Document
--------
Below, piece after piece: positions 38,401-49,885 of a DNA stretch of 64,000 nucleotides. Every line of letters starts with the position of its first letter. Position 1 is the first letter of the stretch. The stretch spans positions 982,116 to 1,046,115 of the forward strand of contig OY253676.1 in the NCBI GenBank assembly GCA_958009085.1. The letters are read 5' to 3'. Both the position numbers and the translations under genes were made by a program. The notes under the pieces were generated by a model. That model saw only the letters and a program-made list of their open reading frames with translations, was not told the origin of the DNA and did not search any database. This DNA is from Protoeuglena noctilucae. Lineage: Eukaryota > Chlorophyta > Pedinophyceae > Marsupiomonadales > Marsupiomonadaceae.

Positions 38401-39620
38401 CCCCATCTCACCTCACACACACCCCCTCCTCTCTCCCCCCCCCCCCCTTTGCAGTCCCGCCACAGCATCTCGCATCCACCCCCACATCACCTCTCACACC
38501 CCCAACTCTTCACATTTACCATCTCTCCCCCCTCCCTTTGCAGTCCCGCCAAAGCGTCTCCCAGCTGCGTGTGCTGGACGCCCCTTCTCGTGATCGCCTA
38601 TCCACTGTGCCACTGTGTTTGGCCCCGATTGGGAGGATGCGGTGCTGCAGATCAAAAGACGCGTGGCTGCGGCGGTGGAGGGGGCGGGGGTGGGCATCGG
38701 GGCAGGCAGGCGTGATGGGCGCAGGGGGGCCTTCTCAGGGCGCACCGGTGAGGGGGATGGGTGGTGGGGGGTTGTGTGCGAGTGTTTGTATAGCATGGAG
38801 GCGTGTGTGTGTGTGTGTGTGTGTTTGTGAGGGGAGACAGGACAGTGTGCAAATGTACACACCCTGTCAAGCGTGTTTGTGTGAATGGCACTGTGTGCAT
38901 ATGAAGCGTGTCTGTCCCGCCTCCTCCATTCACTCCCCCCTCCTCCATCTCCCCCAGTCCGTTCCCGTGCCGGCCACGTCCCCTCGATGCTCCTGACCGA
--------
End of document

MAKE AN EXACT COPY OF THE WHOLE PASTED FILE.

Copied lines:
Below, piece after piece: positions 38,401-49,885 of a DNA stretch of 64,000 nucleotides. Every line of letters starts with the position of its first letter. Position 1 is the first letter of the stretch. The stretch spans positions 982,116 to 1,046,115 of the forward strand of contig OY253676.1 in the NCBI GenBank assembly GCA_958009085.1. The letters are read 5' to 3'. Both the position numbers and the translations under genes were made by a program. The notes under the pieces were generated by a model. That model saw only the letters and a program-made list of their open reading frames with translations, was not told the origin of the DNA and did not search any database. This DNA is from Protoeuglena noctilucae. Lineage: Eukaryota > Chlorophyta > Pedinophyceae > Marsupiomonadales > Marsupiomonadaceae.

Positions 38401-39620
38401 CCCCATCTCACCTCACACACACCCCCTCCTCTCTCCCCCCCCCCCCCTTTGCAGTCCCGCCACAGCATCTCGCATCCACCCCCACATCACCTCTCACACC
38501 CCCAACTCTTCACATTTACCATCTCTCCCCCCTCCCTTTGCAGTCCCGCCAAAGCGTCTCCCAGCTGCGTGTGCTGGACGCCCCTTCTCGTGATCGCCTA
38601 TCCACTGTGCCACTGTGTTTGGCCCCGATTGGGAGGATGCGGTGCTGCAGATCAAAAGACGCGTGGCTGCGGCGGTGGAGGGGGCGGGGGTGGGCATCGG
38701 GGCAGGCAGGCGTGATGGGCGCAGGGGGGCCTTCTCAGGGCGCACCGGTGAGGGGGATGGGTGGTGGGGGGTTGTGTGCGAGTGTTTGTATAGCATGGAG
38801 GCGTGTGTGTGTGTGTGTGTGTGTTTGTGAGGGGAGACAGGACAGTGTGCAAATGTACACACCCTGTCAAGCGTGTTTGTGTGAATGGCACTGTGTGCAT
38901 ATGAAGCGTGTCTGTCCCGCCTCCTCCATTCACTCCCCCCTCCTCCATCTCCCCCAGTCCGTTCCCGTGCCGGCCACGTCCCCTCGATGCTCCTGACCGA